Kaplan University will now offer personalized “competency reports” to its 45,000 students. The announcement is the for-profit institution’s biggest move into competency-based education so far, adding momentum and, perhaps, risks for the emerging form of higher education.
The university has been crafting its approach to competency-based education for more than a decade, said Kaplan officials.
The project began by identifying specific competencies that students must master in general education courses, said Betty Vandenbosch, the university’s provost. About six years ago Kaplan started incorporating those general-education competencies across the curriculum. Then, in 2010, the university introduced assessments that seek to measure students’ mastery levels of course-level requirements.
Kaplan also has begun breaking its courses into modules, starting with programs in business, IT and health care. And a new pilot program in business includes some flexibility in pacing, Vandenbosch said. Students can go faster by demonstrating competency in modules, but the start and finish dates of courses are not flexible.
As a result, Kaplan’s modular experiment will stop short of discarding the credit hour. Six institutions have received the U.S. Department of Education’s approval for programs with that approach, which is called direct assessment.
For a final piece, Kaplan last month introduced new professional competencies across the curriculum. Those measures are of students’ abilities in practical, workplace-relevant areas, including communication, teamwork, critical thinking and personal presentation.
The company drew from those various elements in the new competency reports, which will complement traditional student transcripts with grades. (Click here for an example of what one might look like.)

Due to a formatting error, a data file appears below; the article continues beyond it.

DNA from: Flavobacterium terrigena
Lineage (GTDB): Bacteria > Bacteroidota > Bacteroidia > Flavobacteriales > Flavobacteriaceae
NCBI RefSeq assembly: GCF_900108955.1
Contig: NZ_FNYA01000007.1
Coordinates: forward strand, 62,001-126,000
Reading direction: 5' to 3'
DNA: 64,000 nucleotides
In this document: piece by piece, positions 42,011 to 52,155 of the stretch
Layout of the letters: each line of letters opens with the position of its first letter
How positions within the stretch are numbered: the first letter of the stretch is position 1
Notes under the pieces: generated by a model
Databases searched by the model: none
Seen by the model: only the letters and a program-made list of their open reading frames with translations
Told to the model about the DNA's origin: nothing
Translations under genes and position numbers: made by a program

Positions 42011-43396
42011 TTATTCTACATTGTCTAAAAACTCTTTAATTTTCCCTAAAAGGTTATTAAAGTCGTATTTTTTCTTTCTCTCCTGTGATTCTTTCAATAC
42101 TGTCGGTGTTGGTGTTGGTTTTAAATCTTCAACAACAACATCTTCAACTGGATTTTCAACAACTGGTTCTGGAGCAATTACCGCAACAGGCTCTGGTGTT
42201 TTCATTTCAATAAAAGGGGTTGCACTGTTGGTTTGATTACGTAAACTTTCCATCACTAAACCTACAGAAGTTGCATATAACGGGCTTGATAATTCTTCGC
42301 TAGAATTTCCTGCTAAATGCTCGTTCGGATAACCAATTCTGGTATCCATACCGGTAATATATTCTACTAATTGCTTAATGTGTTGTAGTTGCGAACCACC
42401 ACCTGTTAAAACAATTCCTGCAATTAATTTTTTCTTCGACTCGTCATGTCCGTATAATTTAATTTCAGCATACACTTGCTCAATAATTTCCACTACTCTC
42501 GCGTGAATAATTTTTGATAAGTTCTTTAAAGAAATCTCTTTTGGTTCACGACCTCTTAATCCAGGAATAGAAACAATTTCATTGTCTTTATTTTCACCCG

A handful of other colleges have begun experimenting with competency-based student reports. Northern Arizona University, for example, in 2013 created a second transcript for students in its growing competency-based programs.
Such documents are designed to give employers more information about students’ skills. But they’re also an attempt to help students translate their academic experience in a competency-based program for employers, graduate schools or, in the case of transfer students, traditional degree programs.
In some ways competency-based transcripts also share similarities with e-portfolios and even digital badges. All three seek to include more information about student learning than just grades on a transcript.
Kaplan officials said the announcement today is novel because of the new competency reports’ granularity and the scale of their use across an institution that enrolls more than 40,000 students. About 95 percent of Kaplan University's students study online only, with the rest at one of 13 campus locations. The average student at the university is 33 years old, and three-quarters of its students are women.
Vandenbosch said the combination of a competency report and conventional transcript will give a more complete picture of a graduate’s academic achievement.
“Employers know what they’re ready to do when they hire them,” she said.
Scale and Baggage
For-profit colleges remain a divisive issue in higher education. The politicized debate over Corinthian Colleges’ demise, for example, has roiled the Education Department in recent weeks.